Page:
Nextcloud on a Intel NUC with Celeron


I have at the moment Linux Ubuntu with a nextcloud 20 working on a Intel NUC i3 (3 Ghz) and it works like a charm. I need a second Nextcloud server that will need access by 3 users only. I was wondering if a celeron NUC (1,5 Ghz) would be plenty enough!!! What are your experience?

Any help would be appreciated…


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I have recently set up NextCloud on a Raspberry 4B with 4GByte RAM for three home users.

Works without issues. Just in case you’re looking for something alternatively.
The image named “NextCloudPi” works perfect on it.

It might be cheaper than the smallest Intel device. If you need more power, the image is also available for Banana PI, Armbian or Rock64 devices

I’d actually recommend this Intel Pentium NUC over any Celeron NUC:

Here a video (sorry german) for more power than a Pi (if interested)

I have an unused raspberry PI somewhere. I might try this route. You may have saved me from spending some hundreds of euros…

It depends on the model. Some have installed it on a Raspberry 3B+ which might work, but don’t expect a good performance. A Raspberry 4 performs much better, especially with 2 or 4 GB RAM

The NextcloudPi Image seem to be well optimized for this device
You should also consider an external USB drive. Much faster and you can also move the DB to that to reduce write attempts to the SDCard. But this can be managed also very easy with the NCP image.

I just checked. I have a Raspberry Pi 3 Model B+ with 1Gb of RAM only…

It would work, but the performance might be not sufficient.
Maybe thinking about a Raspberry 4 or any of the other 8 core SoC devices instead of a tiny PC

Thanks. This helps me a lot. :slight_smile:

I’m currently using a Pi 4 4GB setup with a NCP image.
I have 7 users and lots of apps, it’s really on the limit, and I’m thinking of buying a second hand NUC. But I find it very difficult to compare it to my current setup.

I could buy a NUC6CAYS for cheap, but I wonder if it would be any better or only use 4x as much electricity and bring no improvement in speed.

thanks for any suggestions and hints

I’d recommend this model:
And BTW: the TDP is the max. power consumption. in reality (e.g. idle) the power consumption of NUC’s is much less then the TDP: I see around 6W in idle with an internal SSD (It is around the same for more powerful NUC’s, too).

this looks absolutely amazing, but I will never get that past my government :sweat_smile:
$US 100.- is as far as I can go right now.

These are the real man’s problems…
I feel with you

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do you know about these small PC: ?

there is also comparison with Rpi …

Not really a comparison. Neither from performance nor from price.

The documented HPE ProLiant Micro Server with 8 GB RAM starts at $450, you can get 10 Pi4 for it.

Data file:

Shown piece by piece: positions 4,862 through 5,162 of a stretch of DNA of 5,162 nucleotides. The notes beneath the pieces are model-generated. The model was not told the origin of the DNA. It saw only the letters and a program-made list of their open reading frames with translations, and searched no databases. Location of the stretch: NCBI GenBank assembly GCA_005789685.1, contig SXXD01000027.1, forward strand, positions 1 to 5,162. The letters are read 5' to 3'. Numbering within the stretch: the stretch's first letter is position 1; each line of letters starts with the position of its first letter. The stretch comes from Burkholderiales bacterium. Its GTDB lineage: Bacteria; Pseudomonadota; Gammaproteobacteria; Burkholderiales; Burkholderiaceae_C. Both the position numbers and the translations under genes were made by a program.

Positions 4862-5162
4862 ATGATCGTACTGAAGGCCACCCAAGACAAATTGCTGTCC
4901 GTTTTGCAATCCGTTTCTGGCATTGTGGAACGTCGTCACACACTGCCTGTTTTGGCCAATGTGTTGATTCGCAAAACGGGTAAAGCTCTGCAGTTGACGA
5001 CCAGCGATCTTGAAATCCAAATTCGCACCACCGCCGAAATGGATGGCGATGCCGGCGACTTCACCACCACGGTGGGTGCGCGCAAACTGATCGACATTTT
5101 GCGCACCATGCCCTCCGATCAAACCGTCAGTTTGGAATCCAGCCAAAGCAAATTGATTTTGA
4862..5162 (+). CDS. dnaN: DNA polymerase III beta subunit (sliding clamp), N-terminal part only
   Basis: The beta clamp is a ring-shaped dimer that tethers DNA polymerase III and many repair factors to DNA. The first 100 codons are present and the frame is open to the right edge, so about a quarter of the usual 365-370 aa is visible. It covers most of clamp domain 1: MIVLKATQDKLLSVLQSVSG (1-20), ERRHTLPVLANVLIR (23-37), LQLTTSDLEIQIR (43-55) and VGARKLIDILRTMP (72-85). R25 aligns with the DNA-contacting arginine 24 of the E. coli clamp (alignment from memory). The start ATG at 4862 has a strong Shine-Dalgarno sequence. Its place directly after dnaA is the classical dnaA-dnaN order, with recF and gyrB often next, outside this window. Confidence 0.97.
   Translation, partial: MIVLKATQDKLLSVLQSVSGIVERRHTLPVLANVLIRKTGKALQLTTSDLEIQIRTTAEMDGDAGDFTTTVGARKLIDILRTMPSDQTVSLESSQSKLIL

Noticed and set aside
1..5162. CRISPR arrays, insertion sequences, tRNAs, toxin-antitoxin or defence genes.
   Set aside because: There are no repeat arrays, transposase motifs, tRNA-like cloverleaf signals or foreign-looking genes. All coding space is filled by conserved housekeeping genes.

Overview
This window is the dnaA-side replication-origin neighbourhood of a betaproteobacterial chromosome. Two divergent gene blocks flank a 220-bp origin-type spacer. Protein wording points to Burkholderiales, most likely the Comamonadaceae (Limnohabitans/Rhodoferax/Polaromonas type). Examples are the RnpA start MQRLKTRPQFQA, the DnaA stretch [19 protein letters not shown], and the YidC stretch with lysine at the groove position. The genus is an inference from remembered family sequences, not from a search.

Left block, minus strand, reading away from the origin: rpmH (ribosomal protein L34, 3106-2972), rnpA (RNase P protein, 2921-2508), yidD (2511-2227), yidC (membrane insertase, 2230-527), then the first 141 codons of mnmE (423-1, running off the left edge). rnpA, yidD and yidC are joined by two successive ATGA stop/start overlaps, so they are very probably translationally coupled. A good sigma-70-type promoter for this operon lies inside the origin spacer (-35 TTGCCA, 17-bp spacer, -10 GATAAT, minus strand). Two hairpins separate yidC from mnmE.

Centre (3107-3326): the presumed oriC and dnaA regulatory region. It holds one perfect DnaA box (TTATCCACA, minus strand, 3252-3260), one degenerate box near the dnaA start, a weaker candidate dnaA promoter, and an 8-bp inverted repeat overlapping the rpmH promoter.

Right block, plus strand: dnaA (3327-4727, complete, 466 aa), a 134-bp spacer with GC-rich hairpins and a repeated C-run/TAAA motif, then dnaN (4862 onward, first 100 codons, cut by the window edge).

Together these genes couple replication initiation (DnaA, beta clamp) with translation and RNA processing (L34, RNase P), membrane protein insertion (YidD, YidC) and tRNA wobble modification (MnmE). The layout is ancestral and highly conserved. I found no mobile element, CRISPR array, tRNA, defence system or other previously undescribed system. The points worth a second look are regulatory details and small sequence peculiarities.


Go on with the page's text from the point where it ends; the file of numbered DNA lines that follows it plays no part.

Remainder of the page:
They attract with a Windows license (Desktop, not Server). But there is no need running Nextcloud on Windows.

PI4 with 4G ram cost 52€ and you need to add some SSD drive + some good 5V PSU

Of course it will be cheaper then this

anyway, everybody has to think about adventages and disadnetages.
for me it is not clear that RPi is winner here.

It was only a price comparison. Running 10 Pi as a cluster is more difficult than simply buying them.

I’ve changed my setup now at home and use also a Mini-PC (Fujitsu Q920, Intel i5 4950T). Performance is not comparable

Whatever I run on RPi - Kodi, Asterisk, Wordpress, Nextcloud - was always suffering from power supply instabilities. By the time you remedy this - good adapters, UPS - the savings from not using something better are gone…

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I have three Pi running here, all with original power supply. None of them ever failed in the different environments.

If you do price comparsions, you have to do them right… :wink:

Not only more dificult, but also more expensive. While you might not need a seperate case for each Raspi, you definitvely need some case and a PSU for each Raspi. In addition to that you need a switch and patch cables. Maybe with a cluster of five you can match the price of the HP-Server. Ok and then you have a cluster with more cores and more RAM in total, of which an application like nextcloud can derive little to no advantage, because the compute power and the RAM is clustered over multiple nodes.

Same thing if you compare single board computers with NUCs. A Celeron NUC is not necessary that much more expensive. An 8GB Raspi4 with a case, PSU and storage can can easy hit the 200$ mark. And the x86 Celeron single board computers (OrDroid and others) are definitely not worth it, compared to a NUC with Celeron and imho also not compared to an i3 NUC, if you don’t just look strictly at the price.

And what most of the single board computer fans seem to forget is, that not everybody wants to thinker with things. A NUC always comes with a case, a suitable cooling solution and a PSU. The RAM is socketed and therefore expandable. A NVME and a 2.5 ‘’ disk can be installed directly inside the case and do not have to be plugged in via USB and somehow glued into a 3D-printed plastic case together with the board. :wink:

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